Shock-cord and nose cone to the body tube. The folded-paper end of the shock cord has to be at least far enough into the body tube so the nose cone can slide cleanly into the body tube. Be careful not to get any glue on the part of the tube the nose cone will be in contact with. Ideally, the nose cone would fall out of the rocket if you turn it upside down. Bend that tri-folded piece of paper so it pretty much holds the shape of the inside of the body tube. Put some glue on the outside of the paper, and give it five minutes to set up. Carefully put the paper into the tube, and pinch it against the inside of the body tube. Once you release it, it should stay right where it’s at. If it bends away from the inside of the tube, just keep holding it. Mounting video
Engines, velocities, and other fun facts
I’ve got this neat rocket simulation program. It will give me a good idea of what to expect from various rockets, if everything else is nominal (normal).
Estes black powder rocket engines have been around for years. They are divided up by both diameter and impulse. Impulse is how much a thing pushes. The first part of the designation is a letter then a number (B4, B6, 1/2A6) signifying the impulse. Then it’s followed by a dash, then another number. The second number is the delay between engine burnout and the parachute charge blowing out. Ideally you want the parachute to pop out right at 0MPH, after the engine burns out, the rocket finishes coasting and the “nose over” point happens as it starts to head back towards Earth.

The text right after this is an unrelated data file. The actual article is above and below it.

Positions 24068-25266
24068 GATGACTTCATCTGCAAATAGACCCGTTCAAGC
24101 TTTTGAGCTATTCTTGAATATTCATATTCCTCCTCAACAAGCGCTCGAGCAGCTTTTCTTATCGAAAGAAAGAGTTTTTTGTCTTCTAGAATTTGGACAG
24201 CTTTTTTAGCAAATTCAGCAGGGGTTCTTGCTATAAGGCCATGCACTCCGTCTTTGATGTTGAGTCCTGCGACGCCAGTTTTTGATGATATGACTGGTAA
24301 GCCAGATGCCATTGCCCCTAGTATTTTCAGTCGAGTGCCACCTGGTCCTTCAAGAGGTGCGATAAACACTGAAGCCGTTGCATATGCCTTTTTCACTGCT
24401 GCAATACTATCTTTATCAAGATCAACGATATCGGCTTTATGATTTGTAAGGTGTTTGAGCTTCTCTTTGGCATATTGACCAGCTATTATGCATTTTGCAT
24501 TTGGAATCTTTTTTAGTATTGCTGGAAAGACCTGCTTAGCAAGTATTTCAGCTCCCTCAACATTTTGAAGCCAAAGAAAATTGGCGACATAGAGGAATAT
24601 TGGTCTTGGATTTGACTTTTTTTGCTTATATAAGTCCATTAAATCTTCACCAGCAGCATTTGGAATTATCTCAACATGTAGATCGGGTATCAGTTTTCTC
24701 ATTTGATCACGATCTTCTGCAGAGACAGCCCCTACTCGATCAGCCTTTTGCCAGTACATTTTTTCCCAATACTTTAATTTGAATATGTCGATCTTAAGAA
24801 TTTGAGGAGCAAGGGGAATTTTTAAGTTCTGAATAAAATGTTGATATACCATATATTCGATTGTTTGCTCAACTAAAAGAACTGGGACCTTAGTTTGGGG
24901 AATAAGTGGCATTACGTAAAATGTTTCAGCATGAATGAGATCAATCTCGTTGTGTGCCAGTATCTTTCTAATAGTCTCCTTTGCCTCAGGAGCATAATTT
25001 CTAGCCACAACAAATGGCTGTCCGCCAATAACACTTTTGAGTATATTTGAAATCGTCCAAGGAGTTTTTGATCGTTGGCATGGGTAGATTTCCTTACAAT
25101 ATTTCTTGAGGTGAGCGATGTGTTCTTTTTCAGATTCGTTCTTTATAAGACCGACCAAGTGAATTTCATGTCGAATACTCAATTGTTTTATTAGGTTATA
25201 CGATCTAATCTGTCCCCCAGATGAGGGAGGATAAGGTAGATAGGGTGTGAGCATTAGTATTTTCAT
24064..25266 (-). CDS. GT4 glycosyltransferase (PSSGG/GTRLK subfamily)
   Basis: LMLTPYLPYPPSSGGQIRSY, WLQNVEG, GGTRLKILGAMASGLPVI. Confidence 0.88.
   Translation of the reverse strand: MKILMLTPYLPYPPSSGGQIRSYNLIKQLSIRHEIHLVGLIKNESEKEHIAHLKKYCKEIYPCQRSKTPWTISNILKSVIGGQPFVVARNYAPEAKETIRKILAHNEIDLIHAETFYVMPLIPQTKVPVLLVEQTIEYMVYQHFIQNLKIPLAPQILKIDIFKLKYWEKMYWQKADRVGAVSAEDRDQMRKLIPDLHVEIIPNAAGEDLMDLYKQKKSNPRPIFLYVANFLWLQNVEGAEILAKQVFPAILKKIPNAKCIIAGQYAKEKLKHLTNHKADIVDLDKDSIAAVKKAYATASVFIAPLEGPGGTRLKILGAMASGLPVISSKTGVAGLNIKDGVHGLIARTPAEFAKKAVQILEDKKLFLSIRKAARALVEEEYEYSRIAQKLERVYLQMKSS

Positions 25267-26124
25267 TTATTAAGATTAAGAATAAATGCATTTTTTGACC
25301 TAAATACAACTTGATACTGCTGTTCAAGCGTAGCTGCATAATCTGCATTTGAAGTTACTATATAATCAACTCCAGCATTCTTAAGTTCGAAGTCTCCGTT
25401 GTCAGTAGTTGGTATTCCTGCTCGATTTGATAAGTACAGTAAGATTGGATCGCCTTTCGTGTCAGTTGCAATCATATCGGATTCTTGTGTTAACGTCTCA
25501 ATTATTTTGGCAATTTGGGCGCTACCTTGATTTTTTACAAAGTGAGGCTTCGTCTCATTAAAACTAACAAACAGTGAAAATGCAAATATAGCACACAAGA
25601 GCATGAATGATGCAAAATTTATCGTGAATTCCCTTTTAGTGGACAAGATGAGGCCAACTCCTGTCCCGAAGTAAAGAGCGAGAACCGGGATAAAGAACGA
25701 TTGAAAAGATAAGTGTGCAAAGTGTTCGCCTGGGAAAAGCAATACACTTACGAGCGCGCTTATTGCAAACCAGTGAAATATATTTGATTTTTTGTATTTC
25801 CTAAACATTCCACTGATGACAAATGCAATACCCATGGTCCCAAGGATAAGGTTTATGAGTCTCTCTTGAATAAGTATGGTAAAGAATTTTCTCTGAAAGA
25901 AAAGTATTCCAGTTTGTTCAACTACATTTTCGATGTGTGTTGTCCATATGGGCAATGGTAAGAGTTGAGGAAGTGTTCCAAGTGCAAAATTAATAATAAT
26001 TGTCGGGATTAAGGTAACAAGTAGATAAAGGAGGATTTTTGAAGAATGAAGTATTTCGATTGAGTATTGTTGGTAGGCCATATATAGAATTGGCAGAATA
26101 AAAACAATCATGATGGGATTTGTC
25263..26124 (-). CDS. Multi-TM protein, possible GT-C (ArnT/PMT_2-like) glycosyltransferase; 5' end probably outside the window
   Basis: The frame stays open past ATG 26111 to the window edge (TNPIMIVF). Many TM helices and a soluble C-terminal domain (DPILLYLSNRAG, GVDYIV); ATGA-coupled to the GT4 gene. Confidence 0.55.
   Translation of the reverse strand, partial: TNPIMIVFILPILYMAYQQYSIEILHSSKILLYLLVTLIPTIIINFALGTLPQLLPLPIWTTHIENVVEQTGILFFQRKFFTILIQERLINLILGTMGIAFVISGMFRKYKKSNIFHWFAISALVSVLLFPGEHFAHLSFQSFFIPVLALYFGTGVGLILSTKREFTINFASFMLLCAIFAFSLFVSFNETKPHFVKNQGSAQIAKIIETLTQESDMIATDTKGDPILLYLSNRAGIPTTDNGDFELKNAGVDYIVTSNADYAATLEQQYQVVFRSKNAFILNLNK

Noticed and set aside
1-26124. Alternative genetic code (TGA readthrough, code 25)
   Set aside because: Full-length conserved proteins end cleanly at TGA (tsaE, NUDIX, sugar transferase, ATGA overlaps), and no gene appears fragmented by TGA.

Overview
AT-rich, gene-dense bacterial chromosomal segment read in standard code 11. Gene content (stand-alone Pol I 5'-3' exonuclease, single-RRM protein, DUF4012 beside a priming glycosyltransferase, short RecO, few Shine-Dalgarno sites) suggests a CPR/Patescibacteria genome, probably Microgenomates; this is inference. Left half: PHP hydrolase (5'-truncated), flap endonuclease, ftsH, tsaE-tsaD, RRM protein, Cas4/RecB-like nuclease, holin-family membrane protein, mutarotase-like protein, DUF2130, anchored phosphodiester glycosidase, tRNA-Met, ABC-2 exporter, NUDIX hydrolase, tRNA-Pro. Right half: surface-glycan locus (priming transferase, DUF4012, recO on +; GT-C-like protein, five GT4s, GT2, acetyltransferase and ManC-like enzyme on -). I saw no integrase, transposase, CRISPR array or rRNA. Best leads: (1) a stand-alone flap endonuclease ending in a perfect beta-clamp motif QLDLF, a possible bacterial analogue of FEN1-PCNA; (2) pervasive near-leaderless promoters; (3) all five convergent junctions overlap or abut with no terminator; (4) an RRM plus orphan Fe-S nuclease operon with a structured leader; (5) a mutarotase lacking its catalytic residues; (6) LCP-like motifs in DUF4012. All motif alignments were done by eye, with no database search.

1/2A6-2: apogee 152ft, velocity at deployment 20MPH, max velocity 75MPH, max acceleration 812 ft/s^2, time to apogee 2.7 seconds, flight time 19 seconds